MongoDB is an unstructured database. It stores data in the form of documents. MongoDB is able to handle huge volumes of data very efficiently and is the most widely used NoSQL database as it offers rich query language and flexible and fast access to data.
Let’s take a moment to understand the architecture of a MongoDB database before we jump into the crux of this tutorial.
The Architecture of a MongoDB Database
The information in MongoDB is stored in documents. Here, a document is analogous to rows in structured databases.
- Each document is a collection of key-value pairs
- Each key-value pair is called a field
- Every document has an _id field, which uniquely identifies the documents
- A document may also contain nested documents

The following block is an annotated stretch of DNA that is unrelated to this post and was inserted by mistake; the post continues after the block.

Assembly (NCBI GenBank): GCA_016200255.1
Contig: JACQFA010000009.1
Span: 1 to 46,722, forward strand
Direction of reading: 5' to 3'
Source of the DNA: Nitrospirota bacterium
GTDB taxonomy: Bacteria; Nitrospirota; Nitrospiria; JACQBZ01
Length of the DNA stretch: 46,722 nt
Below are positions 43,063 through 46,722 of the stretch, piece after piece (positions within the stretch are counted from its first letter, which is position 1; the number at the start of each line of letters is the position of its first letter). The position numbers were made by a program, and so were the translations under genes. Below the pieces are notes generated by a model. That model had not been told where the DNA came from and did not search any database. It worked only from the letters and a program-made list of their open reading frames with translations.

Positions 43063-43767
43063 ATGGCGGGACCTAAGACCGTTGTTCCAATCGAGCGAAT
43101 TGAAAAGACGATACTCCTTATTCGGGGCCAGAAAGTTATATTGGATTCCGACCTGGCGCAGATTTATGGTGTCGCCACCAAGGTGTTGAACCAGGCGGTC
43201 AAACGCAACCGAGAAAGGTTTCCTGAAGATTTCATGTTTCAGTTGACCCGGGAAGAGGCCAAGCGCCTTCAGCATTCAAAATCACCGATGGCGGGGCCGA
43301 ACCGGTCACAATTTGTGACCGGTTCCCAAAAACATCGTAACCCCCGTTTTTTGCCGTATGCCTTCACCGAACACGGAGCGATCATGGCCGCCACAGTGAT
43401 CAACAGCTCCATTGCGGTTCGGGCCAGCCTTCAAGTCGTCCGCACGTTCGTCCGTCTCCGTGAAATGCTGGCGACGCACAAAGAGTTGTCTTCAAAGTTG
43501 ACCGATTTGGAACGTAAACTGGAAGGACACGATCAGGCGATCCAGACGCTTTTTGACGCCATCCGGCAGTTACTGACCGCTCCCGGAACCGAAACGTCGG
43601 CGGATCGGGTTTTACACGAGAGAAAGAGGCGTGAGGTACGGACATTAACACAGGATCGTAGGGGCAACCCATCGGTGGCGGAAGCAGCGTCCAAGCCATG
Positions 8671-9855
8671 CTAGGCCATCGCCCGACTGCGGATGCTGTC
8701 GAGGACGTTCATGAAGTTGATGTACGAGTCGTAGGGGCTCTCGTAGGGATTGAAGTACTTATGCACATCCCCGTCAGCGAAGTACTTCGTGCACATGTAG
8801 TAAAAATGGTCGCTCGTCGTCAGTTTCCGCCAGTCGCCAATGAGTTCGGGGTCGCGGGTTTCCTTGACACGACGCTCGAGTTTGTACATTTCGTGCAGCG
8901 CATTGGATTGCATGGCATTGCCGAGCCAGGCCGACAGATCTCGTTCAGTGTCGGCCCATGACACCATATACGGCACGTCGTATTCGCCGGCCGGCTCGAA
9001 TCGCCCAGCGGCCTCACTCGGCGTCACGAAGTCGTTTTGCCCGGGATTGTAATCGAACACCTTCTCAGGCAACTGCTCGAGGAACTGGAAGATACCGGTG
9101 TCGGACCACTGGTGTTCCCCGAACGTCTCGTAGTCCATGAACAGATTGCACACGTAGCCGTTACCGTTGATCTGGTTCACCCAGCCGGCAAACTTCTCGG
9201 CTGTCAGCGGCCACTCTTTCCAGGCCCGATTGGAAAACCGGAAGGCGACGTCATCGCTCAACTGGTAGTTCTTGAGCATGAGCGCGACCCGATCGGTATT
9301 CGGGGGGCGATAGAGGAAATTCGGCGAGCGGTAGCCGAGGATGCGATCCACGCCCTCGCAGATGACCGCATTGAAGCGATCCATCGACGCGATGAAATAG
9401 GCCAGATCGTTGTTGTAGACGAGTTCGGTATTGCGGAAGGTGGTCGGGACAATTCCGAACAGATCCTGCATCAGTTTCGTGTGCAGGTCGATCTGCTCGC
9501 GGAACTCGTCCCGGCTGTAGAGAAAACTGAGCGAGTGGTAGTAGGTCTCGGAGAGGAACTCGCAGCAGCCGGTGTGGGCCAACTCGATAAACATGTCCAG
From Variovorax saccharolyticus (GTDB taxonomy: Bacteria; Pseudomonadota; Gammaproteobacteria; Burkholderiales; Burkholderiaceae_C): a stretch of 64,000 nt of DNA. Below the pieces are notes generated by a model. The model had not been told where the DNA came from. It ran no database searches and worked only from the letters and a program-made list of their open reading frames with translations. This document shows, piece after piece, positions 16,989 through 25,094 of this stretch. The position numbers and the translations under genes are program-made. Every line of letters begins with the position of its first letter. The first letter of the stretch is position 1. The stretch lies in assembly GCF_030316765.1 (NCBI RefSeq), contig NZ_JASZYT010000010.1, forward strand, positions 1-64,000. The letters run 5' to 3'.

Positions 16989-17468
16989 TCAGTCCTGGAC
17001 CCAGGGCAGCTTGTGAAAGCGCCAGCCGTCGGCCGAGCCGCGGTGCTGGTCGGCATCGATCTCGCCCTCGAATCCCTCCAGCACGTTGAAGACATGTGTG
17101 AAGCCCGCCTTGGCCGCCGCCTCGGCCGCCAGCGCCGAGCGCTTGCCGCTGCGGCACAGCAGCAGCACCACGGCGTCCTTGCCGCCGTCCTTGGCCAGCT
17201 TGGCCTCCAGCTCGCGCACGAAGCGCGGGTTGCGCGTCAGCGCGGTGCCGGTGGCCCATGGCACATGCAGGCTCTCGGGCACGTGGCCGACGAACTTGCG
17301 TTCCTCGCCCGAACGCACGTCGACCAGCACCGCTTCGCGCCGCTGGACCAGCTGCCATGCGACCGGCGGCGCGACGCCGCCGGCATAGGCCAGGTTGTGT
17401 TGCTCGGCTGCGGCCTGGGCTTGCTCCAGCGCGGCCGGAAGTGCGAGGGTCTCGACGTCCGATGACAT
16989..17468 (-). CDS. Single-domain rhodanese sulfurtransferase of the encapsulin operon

- Documents may have a varying number of fields (they can be blank as well)
These documents are stored in a collection. A collection is literally a collection of documents in MongoDB. This is analogous to tables in traditional databases.
Unlike traditional databases, the data is generally stored in a single collection in MongoDB, so there is no concept of joins (except $lookup operator, which performs left-outer-join like operation). MongoDB has the nested document instead.
2. Understanding the Problem Statement
Let’s understand the problem we’ll be solving in this tutorial. This will give you a good idea of the kind of projects you can pick up to further hone your MongoDB in Python skills.
Suppose you are working for a banking system that provides an application to the customers. This app sends data to your MongoDB database. This data is stored in three collections: